Soil fertility refers to the ability of the soil to support the growth of plants by supplying all plants nutrients, water, and air in a sufficient and balanced ratio.
The soil that supports the growth of plants by having nutrients, water, and the air is described as fertile soil.
Fertile soil will contain all major nutrients for basic plant nutrition such as nitrogen, phosphorus, and potassium as well as other nutrients needed in small quantities such as calcium, magnesium, sulfur, iron, and zinc.
Usually, fertile soil will also have some organic matter that improves soil structure, soil moisture retention, and also nutrients retention and also will have PH between 6 and 7.
Leaching is the removal of materials in solution or suspension downwards as water moves vertically through the soil body by the force of gravity. Leaching results in movements of soluble and suspended materials in water percolation.
Leaching involves two forms:
Elluviation – which is washing out of materials in solution or suspension from the overlying parts of the soil body; and
Illuviation – which is the accumulation of materials taken from the overlying parts of the soil body.
Soil is defined as the uppermost surface layer of loose or unconsolidated materials which overlie the crustal rock on which the plant grows.
Soil can also be defined as a mixture of minerals, organic matter, gases, liquids, and myriads organisms.
The following are the processes that are involved in soil formation.
This process involves the accumulation of decaying vegetables and animal matter on the ground surface. The accumulated mass slowly breaks down to form humus which is a major component of the soil.
This is a mechanical wash down of fine mineral particles like those of clay from the upper layer of the soil into the middle of lower layers.
The materials are moved in suspension by water which is percolating downward.
Eluviation can take place in the same layer when the water percolates horizontally.
The upper layer from which materials have been eluviated is called the eluvial zone
This is the removal of soluble mineral matter in the solution from the upper horizon (layer) to the lower horizon of soil.
This process can also be referred to as chemical eluviation.
It is common in wetclimates. Leaching causes the topsoil to be deficient in minerals, especially the bases because since they easily dissolve in water.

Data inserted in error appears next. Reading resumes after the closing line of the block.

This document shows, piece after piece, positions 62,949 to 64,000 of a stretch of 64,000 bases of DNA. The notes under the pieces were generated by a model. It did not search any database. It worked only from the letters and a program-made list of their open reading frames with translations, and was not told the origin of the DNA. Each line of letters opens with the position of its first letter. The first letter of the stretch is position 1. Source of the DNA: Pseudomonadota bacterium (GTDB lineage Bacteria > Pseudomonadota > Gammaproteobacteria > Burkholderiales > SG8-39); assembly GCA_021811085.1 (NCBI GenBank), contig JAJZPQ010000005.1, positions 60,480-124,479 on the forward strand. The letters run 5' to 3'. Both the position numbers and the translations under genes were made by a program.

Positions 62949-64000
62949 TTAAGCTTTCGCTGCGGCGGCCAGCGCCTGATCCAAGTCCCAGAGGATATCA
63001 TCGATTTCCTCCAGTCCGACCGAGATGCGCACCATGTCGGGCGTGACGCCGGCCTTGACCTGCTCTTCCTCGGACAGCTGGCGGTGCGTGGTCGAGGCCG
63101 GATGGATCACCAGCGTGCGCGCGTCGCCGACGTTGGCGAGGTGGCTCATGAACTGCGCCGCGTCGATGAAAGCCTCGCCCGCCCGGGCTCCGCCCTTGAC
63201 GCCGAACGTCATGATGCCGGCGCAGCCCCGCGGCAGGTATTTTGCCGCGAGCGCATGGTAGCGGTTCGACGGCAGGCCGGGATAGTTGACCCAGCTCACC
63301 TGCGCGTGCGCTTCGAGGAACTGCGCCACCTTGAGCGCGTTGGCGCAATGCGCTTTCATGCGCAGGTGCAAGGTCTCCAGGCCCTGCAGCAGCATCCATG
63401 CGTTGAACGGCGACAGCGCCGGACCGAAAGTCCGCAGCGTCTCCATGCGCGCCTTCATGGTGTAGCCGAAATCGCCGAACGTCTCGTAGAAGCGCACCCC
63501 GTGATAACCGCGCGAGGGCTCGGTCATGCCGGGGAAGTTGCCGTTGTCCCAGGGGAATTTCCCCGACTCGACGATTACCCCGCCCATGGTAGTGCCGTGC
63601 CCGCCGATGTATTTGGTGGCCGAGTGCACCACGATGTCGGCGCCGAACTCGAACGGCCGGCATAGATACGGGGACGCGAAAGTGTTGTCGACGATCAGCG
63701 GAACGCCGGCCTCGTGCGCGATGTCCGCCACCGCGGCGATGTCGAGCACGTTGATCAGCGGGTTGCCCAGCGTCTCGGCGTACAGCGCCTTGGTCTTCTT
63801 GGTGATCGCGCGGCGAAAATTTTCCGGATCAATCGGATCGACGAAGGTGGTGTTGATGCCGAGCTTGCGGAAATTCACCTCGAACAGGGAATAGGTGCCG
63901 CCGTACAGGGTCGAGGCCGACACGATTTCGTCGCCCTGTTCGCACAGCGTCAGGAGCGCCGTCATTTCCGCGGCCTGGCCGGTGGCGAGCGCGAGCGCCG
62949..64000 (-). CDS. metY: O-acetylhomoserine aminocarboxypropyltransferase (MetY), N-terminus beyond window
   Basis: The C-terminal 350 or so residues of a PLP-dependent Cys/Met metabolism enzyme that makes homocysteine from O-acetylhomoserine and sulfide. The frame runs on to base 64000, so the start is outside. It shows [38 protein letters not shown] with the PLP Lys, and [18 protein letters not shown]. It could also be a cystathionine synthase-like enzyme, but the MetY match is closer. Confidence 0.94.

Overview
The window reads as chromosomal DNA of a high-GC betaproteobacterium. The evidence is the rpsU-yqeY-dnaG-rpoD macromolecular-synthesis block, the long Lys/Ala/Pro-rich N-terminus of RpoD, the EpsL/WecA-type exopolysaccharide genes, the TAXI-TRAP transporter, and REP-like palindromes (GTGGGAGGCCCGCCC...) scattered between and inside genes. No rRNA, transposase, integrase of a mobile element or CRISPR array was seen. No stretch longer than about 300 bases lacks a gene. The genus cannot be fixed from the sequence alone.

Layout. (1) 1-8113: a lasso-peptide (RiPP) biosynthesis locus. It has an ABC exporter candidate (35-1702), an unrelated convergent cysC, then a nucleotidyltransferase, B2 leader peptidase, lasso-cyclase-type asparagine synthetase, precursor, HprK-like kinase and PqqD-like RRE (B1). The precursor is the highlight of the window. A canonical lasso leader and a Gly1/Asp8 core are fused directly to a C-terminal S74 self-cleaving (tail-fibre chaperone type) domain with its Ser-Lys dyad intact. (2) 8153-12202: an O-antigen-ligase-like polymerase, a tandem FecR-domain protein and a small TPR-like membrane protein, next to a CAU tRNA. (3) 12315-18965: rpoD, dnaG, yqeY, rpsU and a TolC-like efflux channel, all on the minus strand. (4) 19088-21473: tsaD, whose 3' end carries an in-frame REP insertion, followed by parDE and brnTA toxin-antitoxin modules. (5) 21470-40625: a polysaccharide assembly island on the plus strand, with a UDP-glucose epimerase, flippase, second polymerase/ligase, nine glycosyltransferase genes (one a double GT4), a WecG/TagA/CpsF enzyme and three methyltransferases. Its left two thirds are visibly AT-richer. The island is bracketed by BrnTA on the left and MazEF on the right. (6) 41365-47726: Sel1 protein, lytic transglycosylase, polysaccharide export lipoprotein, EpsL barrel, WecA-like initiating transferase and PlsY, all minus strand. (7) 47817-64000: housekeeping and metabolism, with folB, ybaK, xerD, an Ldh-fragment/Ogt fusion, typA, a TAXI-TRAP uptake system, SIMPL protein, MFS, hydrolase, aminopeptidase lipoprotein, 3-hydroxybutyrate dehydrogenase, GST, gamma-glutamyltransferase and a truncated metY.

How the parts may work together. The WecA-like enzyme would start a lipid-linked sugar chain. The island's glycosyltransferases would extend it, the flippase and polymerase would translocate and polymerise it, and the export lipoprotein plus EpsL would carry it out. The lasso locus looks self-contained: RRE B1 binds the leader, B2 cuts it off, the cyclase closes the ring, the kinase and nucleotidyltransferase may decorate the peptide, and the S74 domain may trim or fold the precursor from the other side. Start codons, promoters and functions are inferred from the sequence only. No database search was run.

This is the deposition or accumulation of materials that have been washed down from the upper layer to the lower horizon of the soil through the process of eluviation.
Illuviaton sometimes leads to the formation of a hardpan or crust of laterite.
The materials deposited in the lower horizon include colloids, salts, and other mineral particles.
Colloids are very tiny particles of humus (organic colloids) and minerals especially clay.
They are so tiny that they can not be seen using an ordinary optical microscope.
The tropical soils of the plateau north of Lake Victoria in East Africa are characterized by this hardpan.
This is the formation of solid matter in the subsoil.
The solid matter is formed from the solution washed down from the upper layers through leaching. eluviation, leaching, illuviation, and precipitation take place at the same time and within the same soil under the same climatic conditions.
This is the downward movement of materials in the soil which is very similar to leaching.
However, cheluviation occurs through the influence of organic agents which are also referred to as chelating agents.
The process involves plant acids rather than mere water as the case with leaching.
This is the separation of materials, usually of different sizes, through organic influence.
It involves changes in sizes of soil particles, enrichment of the soil with organic matters such as hummus, and movement of mineral elements in the solution that is leaching.
To sum up, soil formation involves seven processes which are organic accumulation, eluviation, leaching, illuviation, precipitation, cheluviation, and organic sorting. All these processes are related to each other.